As you can see, there are so many variations out there. But most restaurants carry the same 30-50. In fact, there is a dim sum restaurant in Riverdale, NY that only has about 10-12 varieties.
PeterL is right, 30 to 50 is A LOT. I'd be hard pressed to find more than 30 let alone 20 unique varieties, unless you are including appetizer plates in the push carts like Cantonese BBQ pork, suckling pig, marinated cold appetizers like jellyfish, Japanese style wakame salad, congeee, and stir fry rice/noodle mini plates that aren't technically part of the group but are lumped in anyway.
Many dim sum restaurants tend to stick with the classics and tried & true's and unless it is an area where there is a lot of competition (and not just for to see who sells the most, makes the most money, and consumes the least overhead) you will find almost no innovation or difference, except in the quality and slight variation of preparation.
Of the places that do innovation, a percentage might actually back to basics, like for example using sour plum to steam with pork spare ribs (instead of the tried and true black bean sauce) that has been around for years and years in Hong Kong, but perhaps hasn't made its rotation overseas. I doubt most non Chinese are ready for pork liver siu mai, but that's another uber old school item. One of my favorites is stewed fish head (with tons of meat in the cheeks), very rarely seen, but also good ol' school.
There are places in Hong Kong that make user of lobster and abalone in dim sum, maybe lobster gow (long ha gow) and abalone siu mai. However it is way too costly to make and the risk of actually selling them is the same.
There are also places in HK that reinvent dim sum presentation, by making the dumplings in the shape of animals, sea creatures etc. Fun to look at and just as delicious. Won't find that in the US.
Bottom line, the real good dim sum places shouldn't saturate your varieties with deep fried items. Takes a lot more skill and labor/time to make the good steamed stuff.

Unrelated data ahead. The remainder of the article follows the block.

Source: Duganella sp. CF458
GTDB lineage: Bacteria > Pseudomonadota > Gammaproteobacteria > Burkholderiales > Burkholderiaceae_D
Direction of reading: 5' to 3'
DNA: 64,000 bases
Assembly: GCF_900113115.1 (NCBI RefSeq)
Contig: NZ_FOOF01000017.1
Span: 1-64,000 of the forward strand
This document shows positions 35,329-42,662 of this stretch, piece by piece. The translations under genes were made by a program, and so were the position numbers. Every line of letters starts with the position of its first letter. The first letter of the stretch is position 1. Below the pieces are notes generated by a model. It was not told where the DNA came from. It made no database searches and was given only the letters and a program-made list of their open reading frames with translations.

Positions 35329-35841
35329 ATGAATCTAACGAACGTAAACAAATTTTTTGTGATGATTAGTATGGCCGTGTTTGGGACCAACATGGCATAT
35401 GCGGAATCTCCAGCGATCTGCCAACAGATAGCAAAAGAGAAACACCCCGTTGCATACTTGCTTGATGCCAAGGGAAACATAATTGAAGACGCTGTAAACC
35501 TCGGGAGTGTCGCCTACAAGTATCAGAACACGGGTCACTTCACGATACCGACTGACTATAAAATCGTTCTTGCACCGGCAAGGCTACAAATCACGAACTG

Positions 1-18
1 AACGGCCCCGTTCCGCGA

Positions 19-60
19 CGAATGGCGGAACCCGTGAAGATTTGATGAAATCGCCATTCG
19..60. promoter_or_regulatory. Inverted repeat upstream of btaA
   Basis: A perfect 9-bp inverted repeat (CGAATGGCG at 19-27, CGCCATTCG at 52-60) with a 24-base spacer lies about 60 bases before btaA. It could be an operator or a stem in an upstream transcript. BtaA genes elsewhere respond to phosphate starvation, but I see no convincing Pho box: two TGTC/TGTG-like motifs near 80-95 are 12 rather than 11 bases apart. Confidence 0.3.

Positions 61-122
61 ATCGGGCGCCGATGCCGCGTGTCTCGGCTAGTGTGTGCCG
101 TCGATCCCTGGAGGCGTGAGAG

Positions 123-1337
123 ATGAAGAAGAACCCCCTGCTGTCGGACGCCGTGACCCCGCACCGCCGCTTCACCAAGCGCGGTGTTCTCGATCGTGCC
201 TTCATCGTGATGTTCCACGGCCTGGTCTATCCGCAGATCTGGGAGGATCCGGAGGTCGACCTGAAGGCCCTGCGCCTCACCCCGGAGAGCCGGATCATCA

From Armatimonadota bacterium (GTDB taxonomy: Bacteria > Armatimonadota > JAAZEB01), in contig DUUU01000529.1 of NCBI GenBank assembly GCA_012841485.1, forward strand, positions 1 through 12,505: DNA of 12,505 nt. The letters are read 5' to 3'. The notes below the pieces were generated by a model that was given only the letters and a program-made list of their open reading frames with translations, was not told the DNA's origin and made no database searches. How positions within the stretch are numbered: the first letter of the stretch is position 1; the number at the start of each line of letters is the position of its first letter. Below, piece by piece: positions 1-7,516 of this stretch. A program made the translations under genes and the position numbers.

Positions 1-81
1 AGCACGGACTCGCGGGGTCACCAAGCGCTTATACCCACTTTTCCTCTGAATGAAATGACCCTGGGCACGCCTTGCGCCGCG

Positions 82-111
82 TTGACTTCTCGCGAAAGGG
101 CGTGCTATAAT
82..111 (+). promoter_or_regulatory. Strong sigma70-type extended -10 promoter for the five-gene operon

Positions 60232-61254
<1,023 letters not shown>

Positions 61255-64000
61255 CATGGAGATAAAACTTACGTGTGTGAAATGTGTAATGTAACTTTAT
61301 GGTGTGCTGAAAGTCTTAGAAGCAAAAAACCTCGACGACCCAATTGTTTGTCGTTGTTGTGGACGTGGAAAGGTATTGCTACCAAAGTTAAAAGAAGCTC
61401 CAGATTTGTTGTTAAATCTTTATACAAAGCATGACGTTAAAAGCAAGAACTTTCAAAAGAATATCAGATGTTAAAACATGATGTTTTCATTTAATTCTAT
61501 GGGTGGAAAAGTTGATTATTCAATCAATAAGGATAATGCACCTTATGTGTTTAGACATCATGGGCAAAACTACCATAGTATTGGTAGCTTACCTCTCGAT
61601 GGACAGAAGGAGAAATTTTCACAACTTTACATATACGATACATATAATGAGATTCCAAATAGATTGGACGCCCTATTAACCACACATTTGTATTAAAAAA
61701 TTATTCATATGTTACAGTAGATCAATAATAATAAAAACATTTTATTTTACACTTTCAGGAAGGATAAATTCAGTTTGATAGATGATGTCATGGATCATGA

Wikipedia English only lists the common varieties
But look at the equivalent Chinese page. a whole lot more (100+ things inclusive of desserts and some plates)
(although I am not sure why "sweet soy sauce" is an item!)
The suburbs around Washington DC have several fantastic dim sum cart restaurants. One south of DC, Marks Duck House, has pix of 70 or so of their offerings: http://www.marksduckhouse.com/specialmenu.htm
But, the best dim sum meal ever was in San Francisco at Yank Sing:
re: Lydia R
re: Lydia R
Mark's Duck House is good for No Va but doesn't compare to other areas of the country. I never knew they had a website. They have the basics that go around in carts, but I don't think I've ever seen that many different types of dishes on the carts but a lot of what is on that page you posted can be ordered off the menu. That's one thing to keep in mind with dimsum--the most popular items go around but you can order off the menu to supplement.
re: Lydia R
Just because the clientele is heavily Asian does not necessarily mean that the places are the best in terms of quality or diversity. There are other factors:
1. Skill of the cooks: not everyone has the same skill levels.
2. Customers' expectation: restaurants serve only what customers expect. Everything else is a waste of money. Some expect dim sum to be really cheap, but I've been to places where dim sum is quite pricey (about $4 per dish). True, you get lots of unusual stuff, but you pay for it.
3. Customers' familiarity with dim sum: just because they are Asian does not necessarily mean they know dim sum. Dim sum is Cantonese, and lots of Chinese folks from other regions have no idea what to order for dim sum.
In the SF and LA area, there is probably greater variety of dishes. The staples, of which you have listed some, are generally quite common. Other stuff is harder to find and more expensive.
It really depends on what one means by "variety".
Let's take "Shaomai" as an example. Shaomai is basically a steamed "dumpling" usu. made with pork filling and wrapped in thin wheat wrapper.
Now, you can say that Shaomai is one variety of dim sum, but there are also many, many different variants of Shaomai, so that one type of dim sum (Shaomai) can foster several different varieties of dim sum.
Some of the more popular variations of fillings for Shaomai:
-crab and roe
-shrimp and scallop
Then, with each type of filling, there are different ways to garnish or decorate the Shaomai, which can each be considered a "variety" of dim sum.
Some typical garnishes or decorative touches:
-Peas or carrots
-a "mousse" of pate
-fried pork skins
Here's another way to look at it, if you use the animal kingdom classification as a guide: